Rich and strange, heart-breaking and cruelly funny, this is one of my favourite Mansfield stories among many. Mansfield, like Chekhov, can conjure unalloyed joy. Bertha Young’s excitement – albeit about a dinner party – is infectious, yet we see from the start how it renders her vulnerable. She hides it from Harry, her husband – ‘she couldn’t absurdly cry: “Hasn’t it been a divine day!”’ – and instead delights over her beautiful bowl of fruit, and the anticipation of welcoming the enigmatic Pearl Fulton. Bertha ‘fell in love’ with Pearl Fulton the first time she saw her. We wonder later how to take this; is it just a turn of phrase? Central to the story is a beautiful pear tree in Bertha’s garden, in full and perfect blossom, ‘a symbol of her own life.’ The dinner guests – Pearl Fulton excepted – are hilariously dreadful, yet Bertha maintains her unbearable bliss, becoming ‘ardent’ (such a laden word) before inevitably, this being Mansfield, a shadow is cast. Each time I read this story the pleasure only increases, laced as it is with pain. Early on, Bertha ‘seemed to see on her eyelids the lovely pear tree’, and so it is for the reader, left wondering at Bertha’s capacity for joy in her stifling, unsympathetic world.
First published in the English Review (1918), now in Selected Stories, Oxford World’s Classics, 2002, and other Mansfield collections, available online here
I was introduced to this story by Helen Oyeyemi on a writing course a few years ago. Ausubel’s whole collection has heart – a kind of affection for and between her characters that is not often in evidence in short stories, or is hard to get away with if it’s there (Lorrie Moore does it well). Her stories are also fantastical, and in this one, we zoom in on teenage girls at a slumber party as Genevieve tells her friends, “My parents both have perfect love-arms.” Even though Genevieve adds that it is “almost sick,” the way they use these arms to write love letters to one another, all the other girls hope for exactly this. For in the world of ‘Tributaries’, people grow extra arms from their chests when they are truly in love. There are variations: one girl’s grandmother has seven love-arms; the school teacher Claribel has hands all over her chest that clean each other’s nails while she marks papers. This sounds ridiculous, almost grotesque, but that heart of Ausubel’s that I mentioned prevails, and this exploration of love-arms – the use of fake arms, the presence of wayward or unusual arms – becomes a beautiful meditation on how we love, and love differently.
In A Guide to Being Born, Riverhead, 2013; available online here
This story is brilliant for the concept at its core – that a tragedy (the death of a parent) can have about it an inherent comedy (method of dispatch) such that it haunts the offspring left behind in a uniquely undignified way. I first read it in an anthology of the same name, and sadly it set the bar so high that most of the other stories couldn’t compete. It also has a great opening. Like David Copperfield summoned to the headmaster’s office on his birthday, expecting a hamper and receiving instead news of his mother’s death, Jerome sits opposite his housemaster without fear, for he is an ‘approved, reliable’ boy, destined ‘for Marlborough or Rugby’. Rather, the housemaster appears a little afraid of Jerome. What does he have to tell him? The news is delivered, and a guilty smile spreads across the reader’s face. Perhaps there is also a snort, or a hoot, at the gift of this awful, wonderful image. So many short stories are dark, it is true, and this one in a way is no exception. But it is also exceptionally funny.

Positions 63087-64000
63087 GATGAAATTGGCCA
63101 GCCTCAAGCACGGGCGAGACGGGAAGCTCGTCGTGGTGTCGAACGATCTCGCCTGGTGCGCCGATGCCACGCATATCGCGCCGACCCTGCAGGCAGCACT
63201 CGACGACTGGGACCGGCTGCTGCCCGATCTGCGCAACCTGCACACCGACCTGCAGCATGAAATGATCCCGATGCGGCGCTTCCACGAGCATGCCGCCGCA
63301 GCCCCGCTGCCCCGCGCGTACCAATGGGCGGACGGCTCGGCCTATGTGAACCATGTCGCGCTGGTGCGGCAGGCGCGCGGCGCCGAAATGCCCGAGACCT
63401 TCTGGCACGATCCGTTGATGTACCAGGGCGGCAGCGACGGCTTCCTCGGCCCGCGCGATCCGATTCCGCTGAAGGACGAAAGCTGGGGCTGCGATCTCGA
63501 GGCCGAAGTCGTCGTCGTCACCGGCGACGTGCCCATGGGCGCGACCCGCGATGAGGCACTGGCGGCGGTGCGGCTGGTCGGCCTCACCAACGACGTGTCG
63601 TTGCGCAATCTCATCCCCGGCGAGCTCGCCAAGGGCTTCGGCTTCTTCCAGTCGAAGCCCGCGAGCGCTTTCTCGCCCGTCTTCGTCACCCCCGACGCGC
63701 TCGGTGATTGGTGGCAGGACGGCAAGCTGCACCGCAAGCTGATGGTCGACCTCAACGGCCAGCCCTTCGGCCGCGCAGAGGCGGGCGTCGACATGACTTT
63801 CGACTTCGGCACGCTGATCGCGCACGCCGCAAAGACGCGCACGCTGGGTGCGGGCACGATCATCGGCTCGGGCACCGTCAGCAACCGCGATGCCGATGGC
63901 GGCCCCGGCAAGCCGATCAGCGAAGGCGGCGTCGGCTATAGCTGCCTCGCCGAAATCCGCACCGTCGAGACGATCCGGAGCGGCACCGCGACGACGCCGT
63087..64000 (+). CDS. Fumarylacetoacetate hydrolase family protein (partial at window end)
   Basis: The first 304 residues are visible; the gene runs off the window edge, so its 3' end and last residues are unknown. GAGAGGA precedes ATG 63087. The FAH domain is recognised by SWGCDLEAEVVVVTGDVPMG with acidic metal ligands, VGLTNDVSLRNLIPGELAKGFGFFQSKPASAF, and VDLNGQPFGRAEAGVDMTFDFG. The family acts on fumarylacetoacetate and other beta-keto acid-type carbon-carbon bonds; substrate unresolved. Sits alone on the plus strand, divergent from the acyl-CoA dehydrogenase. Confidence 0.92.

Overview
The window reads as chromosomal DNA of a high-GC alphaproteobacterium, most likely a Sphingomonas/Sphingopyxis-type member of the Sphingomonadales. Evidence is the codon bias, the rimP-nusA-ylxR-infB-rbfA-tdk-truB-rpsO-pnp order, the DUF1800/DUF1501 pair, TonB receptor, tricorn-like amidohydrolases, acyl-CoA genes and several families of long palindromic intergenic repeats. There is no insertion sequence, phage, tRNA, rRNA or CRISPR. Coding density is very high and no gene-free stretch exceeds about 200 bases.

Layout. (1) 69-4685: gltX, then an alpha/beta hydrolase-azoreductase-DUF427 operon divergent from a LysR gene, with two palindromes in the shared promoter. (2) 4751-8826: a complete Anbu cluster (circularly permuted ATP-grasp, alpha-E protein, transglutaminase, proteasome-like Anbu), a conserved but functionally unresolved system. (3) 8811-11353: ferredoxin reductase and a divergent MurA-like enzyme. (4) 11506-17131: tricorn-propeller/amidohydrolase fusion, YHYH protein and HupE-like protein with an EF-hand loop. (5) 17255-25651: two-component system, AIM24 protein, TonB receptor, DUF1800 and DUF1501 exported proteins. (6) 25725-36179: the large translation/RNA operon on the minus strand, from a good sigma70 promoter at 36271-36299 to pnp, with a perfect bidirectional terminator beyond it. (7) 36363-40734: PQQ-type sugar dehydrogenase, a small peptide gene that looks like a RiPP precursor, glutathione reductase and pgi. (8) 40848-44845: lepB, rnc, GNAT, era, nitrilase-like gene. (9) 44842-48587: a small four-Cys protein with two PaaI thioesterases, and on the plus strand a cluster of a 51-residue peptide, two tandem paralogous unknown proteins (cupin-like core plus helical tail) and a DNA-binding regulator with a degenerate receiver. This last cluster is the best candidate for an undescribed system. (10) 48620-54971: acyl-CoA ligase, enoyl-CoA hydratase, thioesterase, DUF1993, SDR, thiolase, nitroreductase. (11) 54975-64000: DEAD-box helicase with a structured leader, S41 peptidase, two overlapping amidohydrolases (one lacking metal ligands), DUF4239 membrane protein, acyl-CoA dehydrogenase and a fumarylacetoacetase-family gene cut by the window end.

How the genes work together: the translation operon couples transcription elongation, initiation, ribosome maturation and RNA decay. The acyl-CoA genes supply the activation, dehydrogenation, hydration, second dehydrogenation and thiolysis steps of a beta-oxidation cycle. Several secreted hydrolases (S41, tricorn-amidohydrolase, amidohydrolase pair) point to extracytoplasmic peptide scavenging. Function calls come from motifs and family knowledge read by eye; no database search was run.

In A Shocking Accident: stories with a twist in the tail, ed. Sara Corrin, Walker Books, 2003; available online here
This is another one I highly recommend you hear the author read herself, which you can if you buy the audiobook. Lorrie Moore’s warm, laconic voice brings out the best in the humour here, and there is so much of it. In this long short story, newly divorced and nervous Ira starts a relationship with long-divorced but possibly unhinged Zora. Standing defiantly between them is Zora’s teenage son, Bruno – or Bruny, or Brune, depending on Zora’s fancy. Mother and son play footsie under the table, wrestle each other onto the sofa, and turn all Ira’s attempted dates into a disturbing threesome. Bad enough, but add in Zora’s sculptures of pubescent boys, ‘priapic with piccolos,’ and her planned children’s book about a hedgehog entering a house full of crocodiles… “I’ll spare you the rest,” Zora says, but she does not spare poor Ira. Sad and comical in equal measure, relatable but bizarre, sympathetic but also pathetic, watching forlorn Ira navigate this woman is mesmerising.